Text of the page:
First we cheered on stirrings of what we described as impending “people power” Edsa-style revolutions that started in Tunisia and spread over the rest of North Africa. Quick to fancy ourselves as the doting grand-daddies of this sort of “grassroots-initiated” change movement, we tweeted, blogged, Facebook-“liked”, re-tweeted, and email-forwarded various newsbits and factoids that made their way into our “newsfeeds” and “timelines” while gushing about how “timely” all this was as the 25th silver anniversary of a similar relic of our past approached.
Then we sobered up a bit and recalled how another desert kingdom, Iran, deposed its own “despotic” Shah back in the late 70’s and ended up the even more repressive theocratic Islamic state that it is today. More importantly, we recall our own 25-year hangover after what was just a four-day party in 1986 and how all that turned out for us. Indeed, all it did for us was remove a once credible excuse for a now world-renowned endemic inability to prosper.
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And then we looked on in horror as tens of thousands of Filipino overseas foreign workers (OFWs) deployed in the region at worst outright lost their livelihoods there and at best had the future of their jobs there become a big question mark. Even more astounding is the revelation of the sorry level of preparedeness and lack of any contingency planning on the part of the Philippine Government with regard to securing the safety of its citizens who, even before these crises erupted, are widely acknowledged to be working and residing in one of the most dangerous parts of the world.
Now, we are faced with a double whammy of an economic crisis that rippled all the way from the Arab world and exploded in relevance right in the faces of every Filipinos — the obvious impact on (1) the ability of the domestic economy to absorb tens of thousands of refugee OFWs coming home, and (2) possible shortfalls in world petroleum supply that could see energy prices skyrocketing, and most likely inflation ramping up in the next few months…
That the livelihoods of a horde of Overseas Foreign Workers (OFWs) deployed there were at risk was an obvious reality that simply flew over the heads of would-be Filipino poets. That reality is now bearing down on the hapless little islands nation of 100 million as it faces the virtually impossible task of absorbing an additional mass of tens of thousands of warm bodies into its flaccid domestic economy.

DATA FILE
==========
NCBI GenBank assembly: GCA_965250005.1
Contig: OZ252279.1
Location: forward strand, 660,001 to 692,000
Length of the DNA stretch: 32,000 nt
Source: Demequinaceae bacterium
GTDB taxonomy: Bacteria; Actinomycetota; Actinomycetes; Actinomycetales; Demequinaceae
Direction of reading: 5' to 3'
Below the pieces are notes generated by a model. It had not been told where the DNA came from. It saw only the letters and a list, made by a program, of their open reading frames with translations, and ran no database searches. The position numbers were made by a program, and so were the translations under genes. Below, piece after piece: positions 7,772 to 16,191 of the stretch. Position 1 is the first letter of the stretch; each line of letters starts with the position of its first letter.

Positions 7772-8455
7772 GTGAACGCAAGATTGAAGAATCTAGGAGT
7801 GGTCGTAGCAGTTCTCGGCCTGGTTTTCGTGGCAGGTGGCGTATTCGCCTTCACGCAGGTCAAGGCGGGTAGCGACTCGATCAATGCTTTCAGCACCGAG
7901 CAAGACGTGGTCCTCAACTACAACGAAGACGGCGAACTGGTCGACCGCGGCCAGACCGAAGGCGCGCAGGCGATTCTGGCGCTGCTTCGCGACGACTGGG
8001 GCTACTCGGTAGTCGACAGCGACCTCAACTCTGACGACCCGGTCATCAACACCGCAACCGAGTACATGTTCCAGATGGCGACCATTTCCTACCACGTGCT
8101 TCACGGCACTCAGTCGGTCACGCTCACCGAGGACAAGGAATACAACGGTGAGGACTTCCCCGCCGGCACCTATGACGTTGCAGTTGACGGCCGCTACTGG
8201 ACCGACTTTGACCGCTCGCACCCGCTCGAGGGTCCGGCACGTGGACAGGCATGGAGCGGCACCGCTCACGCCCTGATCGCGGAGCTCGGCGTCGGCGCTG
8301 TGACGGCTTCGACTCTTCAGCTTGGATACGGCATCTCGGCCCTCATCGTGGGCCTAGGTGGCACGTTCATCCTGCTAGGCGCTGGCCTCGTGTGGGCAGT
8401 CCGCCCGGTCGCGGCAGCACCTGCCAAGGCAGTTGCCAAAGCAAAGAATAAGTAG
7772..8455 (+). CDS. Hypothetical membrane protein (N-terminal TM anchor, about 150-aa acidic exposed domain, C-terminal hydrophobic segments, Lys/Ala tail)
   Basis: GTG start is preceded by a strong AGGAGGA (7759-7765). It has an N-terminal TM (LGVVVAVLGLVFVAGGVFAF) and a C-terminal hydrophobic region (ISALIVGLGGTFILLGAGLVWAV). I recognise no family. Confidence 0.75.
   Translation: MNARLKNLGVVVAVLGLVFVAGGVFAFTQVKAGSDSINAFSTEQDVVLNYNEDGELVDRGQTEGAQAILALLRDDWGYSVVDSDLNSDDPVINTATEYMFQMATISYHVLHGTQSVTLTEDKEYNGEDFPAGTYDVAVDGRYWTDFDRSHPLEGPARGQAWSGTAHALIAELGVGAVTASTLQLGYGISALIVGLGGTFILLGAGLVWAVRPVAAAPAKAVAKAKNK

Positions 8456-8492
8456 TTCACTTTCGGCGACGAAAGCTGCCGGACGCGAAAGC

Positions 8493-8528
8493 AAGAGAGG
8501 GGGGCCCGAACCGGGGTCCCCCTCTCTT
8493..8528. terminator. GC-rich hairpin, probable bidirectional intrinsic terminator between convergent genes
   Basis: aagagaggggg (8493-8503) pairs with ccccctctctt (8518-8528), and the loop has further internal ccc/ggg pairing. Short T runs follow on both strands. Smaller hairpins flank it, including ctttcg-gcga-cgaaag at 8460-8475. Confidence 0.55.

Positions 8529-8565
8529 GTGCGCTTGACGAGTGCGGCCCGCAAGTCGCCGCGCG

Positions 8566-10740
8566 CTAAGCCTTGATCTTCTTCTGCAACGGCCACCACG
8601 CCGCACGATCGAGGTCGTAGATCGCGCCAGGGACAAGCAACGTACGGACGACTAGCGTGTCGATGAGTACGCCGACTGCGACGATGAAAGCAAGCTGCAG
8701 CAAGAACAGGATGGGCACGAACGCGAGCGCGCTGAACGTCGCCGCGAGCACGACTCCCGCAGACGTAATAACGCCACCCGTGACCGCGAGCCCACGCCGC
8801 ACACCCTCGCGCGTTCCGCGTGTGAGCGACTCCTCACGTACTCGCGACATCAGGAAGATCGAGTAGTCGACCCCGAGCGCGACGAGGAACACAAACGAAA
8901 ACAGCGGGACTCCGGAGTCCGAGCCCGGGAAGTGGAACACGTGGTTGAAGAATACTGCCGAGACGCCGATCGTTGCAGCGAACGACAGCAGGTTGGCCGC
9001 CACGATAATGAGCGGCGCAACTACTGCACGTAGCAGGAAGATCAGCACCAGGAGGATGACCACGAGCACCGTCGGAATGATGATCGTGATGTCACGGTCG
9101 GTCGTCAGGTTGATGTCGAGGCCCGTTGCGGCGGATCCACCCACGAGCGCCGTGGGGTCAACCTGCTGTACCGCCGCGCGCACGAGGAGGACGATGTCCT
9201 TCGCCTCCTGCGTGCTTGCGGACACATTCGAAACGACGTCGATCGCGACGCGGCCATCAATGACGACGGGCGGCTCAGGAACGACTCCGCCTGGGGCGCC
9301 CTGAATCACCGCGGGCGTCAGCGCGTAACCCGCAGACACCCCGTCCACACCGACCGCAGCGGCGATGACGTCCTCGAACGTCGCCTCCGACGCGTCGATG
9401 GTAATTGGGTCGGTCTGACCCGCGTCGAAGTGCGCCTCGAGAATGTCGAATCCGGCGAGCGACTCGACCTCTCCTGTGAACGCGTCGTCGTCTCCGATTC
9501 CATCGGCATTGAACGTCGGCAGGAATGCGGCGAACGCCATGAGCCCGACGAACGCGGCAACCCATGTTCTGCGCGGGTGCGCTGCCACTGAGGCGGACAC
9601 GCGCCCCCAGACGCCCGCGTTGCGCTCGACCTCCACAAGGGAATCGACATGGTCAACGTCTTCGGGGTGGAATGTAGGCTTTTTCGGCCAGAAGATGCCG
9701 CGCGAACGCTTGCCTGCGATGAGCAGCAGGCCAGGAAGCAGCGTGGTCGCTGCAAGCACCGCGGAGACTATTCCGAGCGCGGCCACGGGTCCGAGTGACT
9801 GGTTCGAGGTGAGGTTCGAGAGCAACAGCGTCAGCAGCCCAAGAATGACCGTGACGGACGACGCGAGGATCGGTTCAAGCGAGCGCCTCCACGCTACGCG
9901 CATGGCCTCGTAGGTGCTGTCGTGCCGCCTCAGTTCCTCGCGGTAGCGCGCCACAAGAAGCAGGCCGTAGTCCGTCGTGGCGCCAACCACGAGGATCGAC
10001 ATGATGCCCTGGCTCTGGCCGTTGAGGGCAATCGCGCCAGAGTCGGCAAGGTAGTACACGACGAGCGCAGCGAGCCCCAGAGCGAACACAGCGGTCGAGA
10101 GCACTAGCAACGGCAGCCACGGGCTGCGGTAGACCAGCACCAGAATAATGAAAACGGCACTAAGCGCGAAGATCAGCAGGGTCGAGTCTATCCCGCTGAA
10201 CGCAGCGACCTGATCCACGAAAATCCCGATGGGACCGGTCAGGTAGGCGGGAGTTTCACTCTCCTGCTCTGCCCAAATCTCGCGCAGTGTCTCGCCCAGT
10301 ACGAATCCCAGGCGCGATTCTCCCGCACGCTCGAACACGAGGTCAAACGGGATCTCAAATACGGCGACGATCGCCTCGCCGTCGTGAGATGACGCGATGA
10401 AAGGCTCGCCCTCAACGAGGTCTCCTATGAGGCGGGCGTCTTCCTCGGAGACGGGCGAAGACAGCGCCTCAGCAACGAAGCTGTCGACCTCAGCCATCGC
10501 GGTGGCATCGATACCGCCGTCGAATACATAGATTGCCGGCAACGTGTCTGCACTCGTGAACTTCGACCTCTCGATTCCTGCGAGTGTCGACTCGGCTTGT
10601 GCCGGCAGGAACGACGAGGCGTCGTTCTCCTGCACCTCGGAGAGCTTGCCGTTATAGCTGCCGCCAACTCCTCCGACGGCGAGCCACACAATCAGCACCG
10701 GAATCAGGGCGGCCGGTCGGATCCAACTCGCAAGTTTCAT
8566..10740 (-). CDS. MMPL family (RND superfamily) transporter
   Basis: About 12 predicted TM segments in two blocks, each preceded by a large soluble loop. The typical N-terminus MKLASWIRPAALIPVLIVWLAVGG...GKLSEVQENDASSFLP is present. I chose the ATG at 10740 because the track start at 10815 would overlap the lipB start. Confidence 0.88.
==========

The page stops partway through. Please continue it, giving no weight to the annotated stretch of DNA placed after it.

The other obvious waiting-to-happen whammy that escaped Filipinos’ atrophied faculties for foresight is their dependence on Arab oil.
The global energy market is beginning to reel from the effects of both the disruptions in production in Arab kingdoms teetering on the brink of civil war, and the continued spread of this malaise to other desert kingdoms there anticipated by speculators. Already there are doubts that supply shortfalls can be compensated for by other oil producers simply cranking up their production — and that is a bleak scenario foreseen even while assuming that the spread of “people power” politics across the rest of the Arab world can be averted…
The irony here is that the government of the self-described granddaddy who doted upon these desert kingdoms toying around with his famous “invention” is now itself at risk of buckling under the weight of a chronic economic malaise that simply won’t go away and that is now being exacerbated by shockwaves coming from “revolutions” he cheered on halfway around the planet. Ever the hapless fire fighter trying to look “heroic” in the middle of an immense forest fire, Philippine President Benigno “Noynoy” Aquino III now “orders” the creation of an “inter-agency panel” to explore an “oil contingency plan”…
[Energy Secretary Jose Almendras] previously discussed the Energy Contingency Task Force, or the ECTF.
“It is a staggered response to a potential shortage situation. We have not yet activated it. We will activate it at the right time,” he explained.
The right time, he said, is when there is a “threat to supply,” which then triggers a calibrated response.
The first stage is the organization of a technical working group that would prepare the mechanism and infrastructure to handle the crisis.
“We have not activated it yet because there is no “perceived significant” risks yet as of today. I cannot speak for the future,” he stressed.
“We are monitoring data and information coming from the region. If we feel that we need to prepare already, we will activate [the technical working group],” he explained.
If it weren’t for the immense and likely unpredictable repercussions all this is expected to have on many more ordinary Filipinos’ this would have all come across as just another episode in the sad situation comedy that is the Republic of the Philippines. Maybe next time before we let our emo sentimentality take over our already atrophied faculties for rational thought, we should remind ourselves to step back and regard the situation with fresh minds that are unshackled from sentimentalism, traditionalism, dogmatism, and primitivism.
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